Primer extension (forms long product) Cycle 2 Denature and anneal primers

Primer extension (forms long and short product)

Cycle 3

Denature and anneal primers

Short product Primer extension

Long product

Cycles 4 – 30 or more

Figure P.10 Polymerase chain reaction amplification cycles.

polymorphism – different crystal structures of the same chemical compound. For single element solids, the term allotropy is used. polyrotaxane → rotaxane. polysalt = polyelectrolyte. 327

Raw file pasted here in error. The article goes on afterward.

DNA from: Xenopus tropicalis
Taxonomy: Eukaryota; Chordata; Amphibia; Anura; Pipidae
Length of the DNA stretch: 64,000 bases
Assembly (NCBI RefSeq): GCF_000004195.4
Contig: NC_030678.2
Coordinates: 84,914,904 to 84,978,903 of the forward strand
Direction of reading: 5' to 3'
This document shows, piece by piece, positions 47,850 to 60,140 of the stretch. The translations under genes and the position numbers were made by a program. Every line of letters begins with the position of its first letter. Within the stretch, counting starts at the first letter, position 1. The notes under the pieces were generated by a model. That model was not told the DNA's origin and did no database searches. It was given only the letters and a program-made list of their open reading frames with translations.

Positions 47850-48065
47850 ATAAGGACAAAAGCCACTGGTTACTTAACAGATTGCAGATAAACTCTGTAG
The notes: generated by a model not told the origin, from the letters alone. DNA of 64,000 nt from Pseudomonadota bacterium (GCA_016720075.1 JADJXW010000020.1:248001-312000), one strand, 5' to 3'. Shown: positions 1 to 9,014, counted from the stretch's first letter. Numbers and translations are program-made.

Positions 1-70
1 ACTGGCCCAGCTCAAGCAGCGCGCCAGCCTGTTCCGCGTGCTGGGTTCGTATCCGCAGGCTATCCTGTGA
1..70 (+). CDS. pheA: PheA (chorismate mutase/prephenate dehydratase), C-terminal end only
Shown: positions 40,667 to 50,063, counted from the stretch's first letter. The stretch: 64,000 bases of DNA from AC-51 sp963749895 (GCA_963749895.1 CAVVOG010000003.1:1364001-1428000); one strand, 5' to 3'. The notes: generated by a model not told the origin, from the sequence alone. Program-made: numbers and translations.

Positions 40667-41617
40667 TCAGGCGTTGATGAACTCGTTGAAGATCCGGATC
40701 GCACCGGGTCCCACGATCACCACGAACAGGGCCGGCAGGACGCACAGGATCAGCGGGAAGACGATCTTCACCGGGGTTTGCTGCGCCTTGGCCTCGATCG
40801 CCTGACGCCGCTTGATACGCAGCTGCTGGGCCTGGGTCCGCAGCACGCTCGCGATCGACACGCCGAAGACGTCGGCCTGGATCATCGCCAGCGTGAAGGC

p orbital p orbital → atomic orbital. porosity – the ratio of the net volume of pores to the total volume of the sample containing these pores. porous silicon – a porous material traditionally produced by anodic electrochemical etching of monocrystalline silicon in hydrofluoric acid (HF) solutions. It can be also fabricated by stain etching of silicon in HF–HNO3 mixtures and by ion implantation of hydrogen or noble gases. This material has unique physical and chemical properties determined by a dense network of nanosize pores in the crystalline matrix and specific surface structure of the pore walls. Depending on the pore size, macroporous (>50 nm), mesoporous (2–50 nm) and nanoporous (≤2 nm) structures are distinguished. Quantum confinement and surface effects in nanostructures, that is quantum dots and quantum wires, formed in porous silicon, force this material to behave like a direct-gap semiconductor demonstrating rather effective photo- and electroluminescence. It is used in light-emitting devices integrated into monocrystalline silicon, for biological and medical applications, for micro-electromechanicals and nano-electromechanical systems, and in fuel cells. The simplest cell for the anodization process consists of a chemically inert bath filled with an aqueous or ethanolic solution of HF, in which a silicon wafer and a platinum electrode are placed. In order to initiate electrochemical etching, the wafer is anodically polarized with respect to the platinum electrode. The process is usually performed with monitoring of the anodic current as it allows an appropriate control of both the porosity and thickness and good reproducibility from run to run. If the wafer is simply dipped into the solution the porous layer is formed on both wafer surfaces and the cleaved edges contacting with the solution. Since the electric current flows through the bulk of the wafer, there is a potential drop between the top and bottom parts of the wafer resulting in the decrease in the current density from the top to the bottom, which induces porosity and thickness gradients. Better uniformity and formation of the porous layer on one side only are achieved in a cell with a planar electric contact to the silicon wafer being anodized. Such a cell, with a solid contact to the back of the wafer, is schematically shown in Figure P.11. Only the front of the sample is exposed to the electrolyte. A metal or graphite external contact is gently pressed on to the back of the wafer. For low-resistivity silicon (typically lower than a few mcm), rather good uniformity is obtained without additional metal films or specially doped layers on the back surface, which indeed become important for providing a uniform current density through highresistivity wafers. The porous layer homogeneity is also improved by agitating the electrolyte in order to remove bubbles and dissolved products of reactions. The reactions responsible for local electrochemical dissolution of silicon in HF solutions assume a hole(h+ ) electron(e− ) exchange to be involved according to the